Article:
Not drowning, just hydrating

We all know drinking plenty of water is good for us, but can you overdose on H2O?

In rare cases, filling up with too much water can be fatal, CSIRO researcher Pennie Taylor says.

“We are more concerned in the clinical settings where somebody might have chronic heart disease, heart failure or renal failure, where they might have a little too much water that their body can’t cope with, which increases their risks of overhydration,” she said.

A condition called hyponatremia occurs when the body retains too much fluid. This dilutes your sodium levels, a mineral which, in the right quantity, is essential for good health.

Some signs of hyponatremia are confusion, disorientation, nausea and vomiting.

For a long time, the consensus for optimal health has been that we should drink eight glasses of water a day. But this measure does not take into account the abundance of water in some of the foods we eat, nor the fact that other beverages, such as coffee and tea, also contribute to our hydration.

According to WebMD, some calculations suggest that 20 per cent of our daily water requirement comes from the fruit and vegetables we consume, such as watermelon, cucumbers, zucchini and tomatoes.

Ms Taylor puts that estimate at 50 per cent, excluding glasses of water consumed.

Determining how much you should sip will also depend on whether you live in a humid place or a hot and dry location, where you are more likely to perspire profusely. If you sweat a lot, then you need to be more mindful of hydration.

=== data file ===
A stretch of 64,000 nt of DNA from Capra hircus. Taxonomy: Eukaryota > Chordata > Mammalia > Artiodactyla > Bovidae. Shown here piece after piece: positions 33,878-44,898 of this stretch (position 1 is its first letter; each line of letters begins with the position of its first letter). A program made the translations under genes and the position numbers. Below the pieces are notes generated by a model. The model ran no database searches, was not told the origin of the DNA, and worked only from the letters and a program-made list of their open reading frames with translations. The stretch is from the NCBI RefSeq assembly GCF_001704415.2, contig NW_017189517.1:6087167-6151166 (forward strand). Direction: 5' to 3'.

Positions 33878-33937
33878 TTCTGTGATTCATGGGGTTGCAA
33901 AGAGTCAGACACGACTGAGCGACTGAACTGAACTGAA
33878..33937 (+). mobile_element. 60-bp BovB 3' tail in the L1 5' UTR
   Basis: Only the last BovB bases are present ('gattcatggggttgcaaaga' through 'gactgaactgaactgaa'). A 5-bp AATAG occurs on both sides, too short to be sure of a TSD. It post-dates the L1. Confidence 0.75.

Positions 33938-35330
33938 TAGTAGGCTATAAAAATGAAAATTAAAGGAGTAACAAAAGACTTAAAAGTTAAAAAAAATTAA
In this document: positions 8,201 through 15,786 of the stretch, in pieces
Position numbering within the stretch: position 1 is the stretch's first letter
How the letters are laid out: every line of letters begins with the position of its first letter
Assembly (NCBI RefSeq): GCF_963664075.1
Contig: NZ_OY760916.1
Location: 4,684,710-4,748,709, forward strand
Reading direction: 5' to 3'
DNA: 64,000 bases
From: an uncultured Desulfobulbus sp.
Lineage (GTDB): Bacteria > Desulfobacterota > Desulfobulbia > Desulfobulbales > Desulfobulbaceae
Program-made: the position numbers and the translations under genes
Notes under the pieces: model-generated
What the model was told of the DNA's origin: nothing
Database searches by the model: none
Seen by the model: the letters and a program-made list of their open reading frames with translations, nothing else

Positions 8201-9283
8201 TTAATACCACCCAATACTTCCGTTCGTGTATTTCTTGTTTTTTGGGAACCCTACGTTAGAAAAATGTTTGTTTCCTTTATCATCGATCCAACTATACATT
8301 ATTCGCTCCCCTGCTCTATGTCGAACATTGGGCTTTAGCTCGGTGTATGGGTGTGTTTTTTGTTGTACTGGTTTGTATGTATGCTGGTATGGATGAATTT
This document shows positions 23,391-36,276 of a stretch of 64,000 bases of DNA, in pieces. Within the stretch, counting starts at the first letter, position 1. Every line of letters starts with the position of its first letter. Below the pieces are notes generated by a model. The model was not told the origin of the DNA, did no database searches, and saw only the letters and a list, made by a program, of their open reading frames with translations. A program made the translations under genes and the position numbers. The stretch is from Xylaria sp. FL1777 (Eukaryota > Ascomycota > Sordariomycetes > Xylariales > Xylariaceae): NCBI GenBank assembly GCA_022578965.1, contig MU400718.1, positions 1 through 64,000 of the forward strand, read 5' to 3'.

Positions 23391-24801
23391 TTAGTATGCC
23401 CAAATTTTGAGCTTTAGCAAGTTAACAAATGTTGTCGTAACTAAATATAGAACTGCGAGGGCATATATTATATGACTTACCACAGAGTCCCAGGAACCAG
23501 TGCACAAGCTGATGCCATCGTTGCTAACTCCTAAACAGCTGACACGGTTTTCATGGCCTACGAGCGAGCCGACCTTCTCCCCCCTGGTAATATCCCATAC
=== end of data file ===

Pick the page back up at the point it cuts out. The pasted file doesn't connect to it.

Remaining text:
As a general rule, Ms Taylor recommends drinking four to six 250ml glasses of water a day, taking into consideration the above factors.

While it is unusual, heavy H2O drinkers do need to be mindful of water intoxication, a recent article in Medical News Today warns.

Kidneys cannot eliminate more than 1L of water an hour, which means the body will retain the excess fluid that can cause hyponatremia.

According to WebMD, a simple way to work out if you are drinking too much water is by observing the colour of your urine. If it is a dark yellow, you are not drinking enough, but if it is very pale or mostly colourless, then it indicates your body may be expelling a large excess of water.

Still unsure if you are getting enough hydration? There are apps that can help you work it out both on Google Play if you own an Android smartphone, or on App Store for iPhone users.

Have you ever felt ill after drinking too much water? How many glasses of water do you drink each day?

Related articles:
Why you need to stay hydrated
Water works fun
30-day water diet

Written by YourLifeChoices Writers

YourLifeChoices' team of writers specialise in content that helps Australian over-50s make better decisions about wealth, health, travel and life. It's all in the name. For 22 years, we've been helping older Australians live their best lives.

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